When the space police cruiser arrived, Carracavo and his lieutenant were taken into custody on several outstanding warrants. Thanks to Adil’s intervention, though, the police agreed to drop any charges related to his work on behalf of Masterlight.
When F.R.E.D.D. arrived with the freshly tuned-up Ranger the following day, Banner prepared to leave. In the space dock, Arasa, Patro, and Adil came to bid him farewell.
“It looks like you have everything to look forward to,” said Banner as he shook hands with Adil.
“We’ll have to . . . how did you put it? Ah, yes. We’ll have to make this up as we go along.”
Banner smiled warmly. “Hey, it’s worked for me all these years.” He shook Adil’s hand again, firmly. “Good luck with what you’re doing here.”
Arasa and Patro hugged Banner. “Be good, you two,” Banner said. “This was a lot of fun.” Arasa stepped on her tiptoes to plant a kiss on Banner’s cheek.
“Please come back and see us again,” she said.
“Of course!” Banner said, tousling Patro’s hair. “I’m your Uncle Chuck, right? And I never miss birthdays.”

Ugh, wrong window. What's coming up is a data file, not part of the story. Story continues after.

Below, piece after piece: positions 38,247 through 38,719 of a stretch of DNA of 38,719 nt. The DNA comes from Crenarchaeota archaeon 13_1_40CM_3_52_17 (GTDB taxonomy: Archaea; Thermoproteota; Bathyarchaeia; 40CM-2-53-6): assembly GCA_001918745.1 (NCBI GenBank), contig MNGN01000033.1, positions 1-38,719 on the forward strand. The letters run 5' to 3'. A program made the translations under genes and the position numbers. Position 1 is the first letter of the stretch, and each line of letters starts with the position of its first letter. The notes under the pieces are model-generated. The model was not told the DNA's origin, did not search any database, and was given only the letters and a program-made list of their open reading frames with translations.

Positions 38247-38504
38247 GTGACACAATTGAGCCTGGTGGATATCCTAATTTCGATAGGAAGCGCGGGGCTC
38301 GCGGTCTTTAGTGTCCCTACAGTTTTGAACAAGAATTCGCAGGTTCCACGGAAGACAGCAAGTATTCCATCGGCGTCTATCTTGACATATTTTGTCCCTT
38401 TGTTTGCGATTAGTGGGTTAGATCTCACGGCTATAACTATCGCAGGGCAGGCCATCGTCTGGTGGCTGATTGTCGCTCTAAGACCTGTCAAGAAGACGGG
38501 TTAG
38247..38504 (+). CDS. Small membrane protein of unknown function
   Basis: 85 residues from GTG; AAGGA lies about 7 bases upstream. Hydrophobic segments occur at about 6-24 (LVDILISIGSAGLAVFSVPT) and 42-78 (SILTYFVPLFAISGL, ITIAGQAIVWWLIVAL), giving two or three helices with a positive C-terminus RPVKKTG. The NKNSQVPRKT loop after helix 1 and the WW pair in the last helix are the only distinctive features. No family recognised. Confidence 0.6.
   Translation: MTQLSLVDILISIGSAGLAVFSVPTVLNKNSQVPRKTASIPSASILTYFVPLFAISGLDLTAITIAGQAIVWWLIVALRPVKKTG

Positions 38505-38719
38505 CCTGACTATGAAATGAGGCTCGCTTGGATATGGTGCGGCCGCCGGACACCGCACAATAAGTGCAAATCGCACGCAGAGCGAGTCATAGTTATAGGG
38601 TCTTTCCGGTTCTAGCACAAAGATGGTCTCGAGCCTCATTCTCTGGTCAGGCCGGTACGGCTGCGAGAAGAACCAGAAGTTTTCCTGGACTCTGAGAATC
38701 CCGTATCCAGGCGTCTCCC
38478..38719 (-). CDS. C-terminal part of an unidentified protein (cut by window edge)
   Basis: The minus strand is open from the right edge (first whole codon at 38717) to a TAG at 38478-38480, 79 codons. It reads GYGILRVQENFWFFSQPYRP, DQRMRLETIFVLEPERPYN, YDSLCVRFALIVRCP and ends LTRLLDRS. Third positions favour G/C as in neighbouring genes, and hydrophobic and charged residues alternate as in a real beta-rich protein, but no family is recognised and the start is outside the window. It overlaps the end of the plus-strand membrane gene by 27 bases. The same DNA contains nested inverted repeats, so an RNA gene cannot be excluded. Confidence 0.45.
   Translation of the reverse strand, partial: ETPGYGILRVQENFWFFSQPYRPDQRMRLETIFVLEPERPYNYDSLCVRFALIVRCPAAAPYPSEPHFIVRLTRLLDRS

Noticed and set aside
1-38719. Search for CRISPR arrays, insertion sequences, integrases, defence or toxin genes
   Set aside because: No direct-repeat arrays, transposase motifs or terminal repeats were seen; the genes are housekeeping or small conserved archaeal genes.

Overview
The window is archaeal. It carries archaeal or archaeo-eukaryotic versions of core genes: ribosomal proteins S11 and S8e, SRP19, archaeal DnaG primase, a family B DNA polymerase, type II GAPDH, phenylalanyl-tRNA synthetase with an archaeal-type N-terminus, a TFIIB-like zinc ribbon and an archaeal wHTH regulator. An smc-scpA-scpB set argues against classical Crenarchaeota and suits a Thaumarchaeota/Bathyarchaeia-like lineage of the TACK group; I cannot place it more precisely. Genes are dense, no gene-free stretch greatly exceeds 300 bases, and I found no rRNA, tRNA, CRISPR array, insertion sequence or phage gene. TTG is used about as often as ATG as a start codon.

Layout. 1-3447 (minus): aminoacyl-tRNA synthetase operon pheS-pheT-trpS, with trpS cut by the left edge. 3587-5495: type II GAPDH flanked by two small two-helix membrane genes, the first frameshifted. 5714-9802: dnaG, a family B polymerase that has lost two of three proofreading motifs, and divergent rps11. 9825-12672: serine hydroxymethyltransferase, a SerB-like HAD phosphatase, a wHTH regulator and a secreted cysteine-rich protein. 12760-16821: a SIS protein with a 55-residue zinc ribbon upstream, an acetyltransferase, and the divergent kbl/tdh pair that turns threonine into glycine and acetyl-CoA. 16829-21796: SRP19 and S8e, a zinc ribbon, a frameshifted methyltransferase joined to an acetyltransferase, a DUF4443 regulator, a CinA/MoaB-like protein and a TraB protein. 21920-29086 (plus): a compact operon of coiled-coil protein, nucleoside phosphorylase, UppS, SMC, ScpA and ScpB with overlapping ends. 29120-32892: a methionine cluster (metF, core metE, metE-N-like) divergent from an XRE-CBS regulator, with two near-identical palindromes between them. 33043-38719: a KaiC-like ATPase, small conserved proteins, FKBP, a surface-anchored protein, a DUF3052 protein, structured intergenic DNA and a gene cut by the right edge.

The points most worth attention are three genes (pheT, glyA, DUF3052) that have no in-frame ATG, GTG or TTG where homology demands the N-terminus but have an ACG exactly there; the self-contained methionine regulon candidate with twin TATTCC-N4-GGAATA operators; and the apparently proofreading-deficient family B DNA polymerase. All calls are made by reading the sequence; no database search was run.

The trio waved as Banner climbed into the Ranger, then stood back as the ship departed.
On the control deck, F.R.E.D.D. turned to Banner, who was seated in the command chair. “perhaps now you will be able to take that vacation you had originally scheduled on canopus prime”
“Are you kidding?” Banner said. “That was the best vacation I’ve ever had. I can’t wait to get back to work!”
Banner set the Ranger’s course back for the Home Systems, and accelerated his trusty ship into the starry night.
* * *
Stay tuned to Channel 37 for Chuck Banner’s next exciting adventure on Space Repairman!